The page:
Andrew Kahn looks at Hugh Barnes’ new biography of Pushkin’s great grandfather, Abram Petrovich Ganibal.
“The life of Abram Petrovich Ganibal (1697–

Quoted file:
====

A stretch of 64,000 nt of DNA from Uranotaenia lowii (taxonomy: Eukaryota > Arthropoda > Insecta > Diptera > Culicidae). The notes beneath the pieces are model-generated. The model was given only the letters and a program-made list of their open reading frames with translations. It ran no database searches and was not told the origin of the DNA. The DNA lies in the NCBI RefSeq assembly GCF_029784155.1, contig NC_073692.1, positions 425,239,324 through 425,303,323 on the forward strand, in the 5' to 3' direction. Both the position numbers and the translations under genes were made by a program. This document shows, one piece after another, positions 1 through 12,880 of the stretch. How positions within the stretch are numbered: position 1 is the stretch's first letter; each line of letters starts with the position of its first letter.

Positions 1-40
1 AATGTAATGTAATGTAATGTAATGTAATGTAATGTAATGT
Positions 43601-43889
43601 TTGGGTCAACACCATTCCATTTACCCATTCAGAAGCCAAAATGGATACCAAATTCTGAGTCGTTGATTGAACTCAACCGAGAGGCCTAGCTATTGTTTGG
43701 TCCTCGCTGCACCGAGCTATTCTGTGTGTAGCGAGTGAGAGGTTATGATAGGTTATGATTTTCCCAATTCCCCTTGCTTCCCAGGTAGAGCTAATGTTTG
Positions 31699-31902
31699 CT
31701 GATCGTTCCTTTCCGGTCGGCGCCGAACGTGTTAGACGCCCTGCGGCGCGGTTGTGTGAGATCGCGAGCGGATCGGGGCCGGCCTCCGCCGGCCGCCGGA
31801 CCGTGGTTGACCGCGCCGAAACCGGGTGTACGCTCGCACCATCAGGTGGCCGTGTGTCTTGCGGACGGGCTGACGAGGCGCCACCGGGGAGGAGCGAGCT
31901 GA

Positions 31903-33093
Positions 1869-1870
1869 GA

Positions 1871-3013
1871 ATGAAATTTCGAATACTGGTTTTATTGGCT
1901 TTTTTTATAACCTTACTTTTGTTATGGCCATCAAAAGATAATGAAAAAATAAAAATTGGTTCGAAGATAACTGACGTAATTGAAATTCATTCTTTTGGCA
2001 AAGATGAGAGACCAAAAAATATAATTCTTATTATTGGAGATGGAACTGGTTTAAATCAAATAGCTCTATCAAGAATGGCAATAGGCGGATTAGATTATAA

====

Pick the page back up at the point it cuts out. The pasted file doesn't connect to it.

1781), the great-grandfather of Alexander Pushkin, reads like a parable of Enlightenment cosmopolitanism, a fable of reason and happenstance perfectly straight out of the pages of Voltaire’s Candide. Abducted as a child from his native homeland somewhere near Chad, he was sold into slavery in Constantinople. A shady Croatian operating as a Russian spy whisked him away from the intrigues of Sultan Ahmed III’s seraglio to the court of Peter the Great in the newly founded St Petersburg. Other blackamoors were named for their owner Tsar, taking both his Christian name (Petr) and patronymic (Petrovich). At some point the child baulked at being just another Petr Petrovich Petrov, gaining permission to retain his name Ibrahim (in the Russian variant, Abram).”